European Commission, Environment DG

Indicators for more sustainable phosphorus management

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Phosphorus is essential for modern agriculture. Supplies are dwindling and markets are concentrated, presenting a serious threat to food security. Tackling this emerging global sustainability risk requires effective governance to ensure phosphorus is available and accessible to farmers worldwide. This study presents a series of phosphorus security indicators to support this goal.

Phosphorus is essential for life on Earth; it is an integral part of DNA, the cellular energy source ATP and cell membranes. As all crops depend on phosphorus, it is vital to agriculture, which relies on added phosphorus compounds in fertilisers and recycled organics.

Phosphorus therefore underpins global food security, ensuring that soil remains fertile and that agriculture remains productive. There are uncertainties in phosphorus resource estimates, but the use of the element has been increasing consistently over the past decades. According to the International Fertilizer Industry Association (IFA), in 2008, close to 53.5 million tonnes (Mt) of P2O5 (i.e. 175 Mt of phosphate concentrates, averaging 30.7% P2O5 content) was mined1. By 2020 demand for phosphate rock is expected to increase in every major part of the world compared to 2010 levels2.

While renewable sources of phosphorus, such as compost, were traditionally used to maintain soil fertility, in the mid-20th century the use of phosphate rock took over. Today, almost all farmers worldwide depend on this source of phosphorus. While mined phosphate rock helped to fuel the Green Revolution, it is a finite resource, with some estimates stating that the depletion of reserves will occur this century3.

If action is not taken, farmers are likely to face increased costs and reduced access to phosphate, leading to reduced crop yields and eventually increased hunger worldwide. Furthermore, many of the world’s 795 million people living in food insecurity are farmers and their families4.

In order to prevent this, governments and industry must work towards achieving phosphorus security by making sure that phosphorus is available, accessible, and used efficiently. An efficient use of phosphorus in agriculture is important as an excessive and unbalanced use of phosphorus-containing fertilisers leads to adverse environmental effects (i.e. eutrophication).

One way of stimulating this is to use sustainability indicators, which provide measurements of sustainability to support environmental policy and raise awareness of challenges such as phosphorus vulnerability.

Indicators of the key drivers in phosphorus security could be used to stimulate action and evaluate progress towards phosphorus security. However, currently no independent, uniform indicators exist. This study therefore attempted to develop a set of indicators of phosphorus vulnerability.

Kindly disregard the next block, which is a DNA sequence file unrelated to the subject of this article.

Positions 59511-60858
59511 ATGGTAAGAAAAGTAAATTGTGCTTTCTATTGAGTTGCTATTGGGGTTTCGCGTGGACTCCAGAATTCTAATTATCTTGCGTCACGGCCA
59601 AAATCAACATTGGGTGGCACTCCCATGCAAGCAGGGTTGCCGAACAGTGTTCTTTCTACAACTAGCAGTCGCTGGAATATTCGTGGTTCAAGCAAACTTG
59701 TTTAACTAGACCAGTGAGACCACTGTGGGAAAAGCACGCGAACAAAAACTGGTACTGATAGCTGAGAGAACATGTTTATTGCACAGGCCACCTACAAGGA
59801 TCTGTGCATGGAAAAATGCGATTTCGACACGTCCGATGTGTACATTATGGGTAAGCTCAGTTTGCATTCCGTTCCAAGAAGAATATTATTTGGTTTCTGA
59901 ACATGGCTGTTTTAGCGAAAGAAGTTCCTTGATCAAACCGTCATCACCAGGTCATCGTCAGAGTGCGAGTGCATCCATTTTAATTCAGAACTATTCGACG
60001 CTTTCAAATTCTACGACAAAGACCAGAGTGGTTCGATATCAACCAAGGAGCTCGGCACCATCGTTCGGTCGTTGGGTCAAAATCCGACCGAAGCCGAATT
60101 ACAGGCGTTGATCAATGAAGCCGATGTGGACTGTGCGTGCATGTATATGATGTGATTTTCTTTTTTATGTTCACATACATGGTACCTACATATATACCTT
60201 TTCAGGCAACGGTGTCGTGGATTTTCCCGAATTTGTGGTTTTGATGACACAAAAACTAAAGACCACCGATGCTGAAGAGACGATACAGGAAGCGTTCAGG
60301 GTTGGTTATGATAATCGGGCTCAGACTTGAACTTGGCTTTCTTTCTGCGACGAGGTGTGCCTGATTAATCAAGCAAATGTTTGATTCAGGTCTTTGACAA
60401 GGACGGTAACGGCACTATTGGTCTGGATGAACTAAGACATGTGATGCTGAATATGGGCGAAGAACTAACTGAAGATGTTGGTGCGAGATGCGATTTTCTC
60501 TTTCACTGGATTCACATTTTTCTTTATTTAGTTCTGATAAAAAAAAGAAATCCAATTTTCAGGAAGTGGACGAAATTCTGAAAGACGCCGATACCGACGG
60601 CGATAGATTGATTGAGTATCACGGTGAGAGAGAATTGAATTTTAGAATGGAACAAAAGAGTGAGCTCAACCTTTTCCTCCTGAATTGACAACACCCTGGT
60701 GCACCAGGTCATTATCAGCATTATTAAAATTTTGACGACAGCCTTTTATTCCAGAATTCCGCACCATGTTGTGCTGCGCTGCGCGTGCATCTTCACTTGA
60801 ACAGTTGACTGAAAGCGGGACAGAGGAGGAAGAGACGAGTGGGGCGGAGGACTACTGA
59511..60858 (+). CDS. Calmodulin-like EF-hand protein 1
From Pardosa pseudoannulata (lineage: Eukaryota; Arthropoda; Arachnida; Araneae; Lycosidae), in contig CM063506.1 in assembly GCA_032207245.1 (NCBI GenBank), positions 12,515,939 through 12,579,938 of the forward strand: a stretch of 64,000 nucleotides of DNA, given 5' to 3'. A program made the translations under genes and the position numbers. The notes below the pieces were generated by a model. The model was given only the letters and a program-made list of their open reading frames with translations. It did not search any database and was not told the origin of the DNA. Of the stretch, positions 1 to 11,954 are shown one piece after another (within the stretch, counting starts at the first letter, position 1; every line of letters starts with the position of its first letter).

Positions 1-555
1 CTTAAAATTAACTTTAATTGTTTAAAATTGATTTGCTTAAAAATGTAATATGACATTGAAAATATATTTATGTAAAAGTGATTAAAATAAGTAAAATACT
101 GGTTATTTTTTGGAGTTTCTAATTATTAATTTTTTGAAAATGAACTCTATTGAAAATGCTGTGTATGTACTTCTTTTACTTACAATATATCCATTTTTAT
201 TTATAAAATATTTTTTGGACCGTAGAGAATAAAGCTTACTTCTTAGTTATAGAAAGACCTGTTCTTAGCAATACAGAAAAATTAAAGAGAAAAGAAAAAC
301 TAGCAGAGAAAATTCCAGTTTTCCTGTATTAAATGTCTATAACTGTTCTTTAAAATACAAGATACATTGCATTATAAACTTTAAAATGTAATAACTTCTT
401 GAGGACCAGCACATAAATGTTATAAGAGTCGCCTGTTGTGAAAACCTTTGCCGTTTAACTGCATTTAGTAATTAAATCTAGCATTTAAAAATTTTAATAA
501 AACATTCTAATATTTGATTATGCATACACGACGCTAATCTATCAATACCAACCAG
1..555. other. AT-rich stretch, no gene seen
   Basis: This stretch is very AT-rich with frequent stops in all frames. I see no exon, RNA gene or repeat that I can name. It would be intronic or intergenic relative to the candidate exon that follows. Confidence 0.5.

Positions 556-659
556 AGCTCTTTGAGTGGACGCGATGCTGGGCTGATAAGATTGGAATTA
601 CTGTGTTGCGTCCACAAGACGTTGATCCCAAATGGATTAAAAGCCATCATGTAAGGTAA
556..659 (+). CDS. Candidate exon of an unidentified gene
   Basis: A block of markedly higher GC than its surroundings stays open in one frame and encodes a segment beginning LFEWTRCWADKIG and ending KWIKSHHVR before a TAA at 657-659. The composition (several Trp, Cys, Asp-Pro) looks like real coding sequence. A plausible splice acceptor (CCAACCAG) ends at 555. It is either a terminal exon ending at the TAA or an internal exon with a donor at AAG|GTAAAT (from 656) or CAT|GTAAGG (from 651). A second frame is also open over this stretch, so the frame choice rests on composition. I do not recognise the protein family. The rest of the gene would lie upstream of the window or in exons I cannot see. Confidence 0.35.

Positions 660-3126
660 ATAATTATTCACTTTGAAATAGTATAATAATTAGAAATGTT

This work builds on the recently published Phosphorus Vulnerability Assessment Framework, which identified the relationships between 26 factors that can lead to phosphorus vulnerability. Alongside this framework, the authors assessed a range of sustainability indicators that have already been developed for issues including food and water security to identify relevant criteria. The researchers also used datasets including the World Development Indicators and statistics held by the UN Food and Agriculture Organization (FAOSTAT).

The outcome was a set of global phosphorus sustainability indicators: global phosphate price, market concentration and supply risk, relative physical phosphorus scarcity and eutrophication potential.

The following national phosphorus indicators were also proposed: farmer phosphorus vulnerability, national phosphorus vulnerability, national phosphorus equity, and soil phosphorus legacy (build up of the nutrient in soil following years of fertiliser use).

The next step for the researchers is to establish an expert panel to review and validate the indicators. When complete, the indicators will be used to identify the key phosphorus vulnerabilities in the food system, and where interventions could be beneficial. They will also allow monitoring and comparisons of progress in different countries and of different interventions.

The researchers intend the indicators to raise awareness of the need to better manage and govern this critical resource and ultimately encourage effective government actions. In the longer term, this could facilitate more sustainable phosphorus management, which will aid healthy aquatic ecosystems (unharmed by agricultural runoff), more sustainable farmer livelihoods and global food security.

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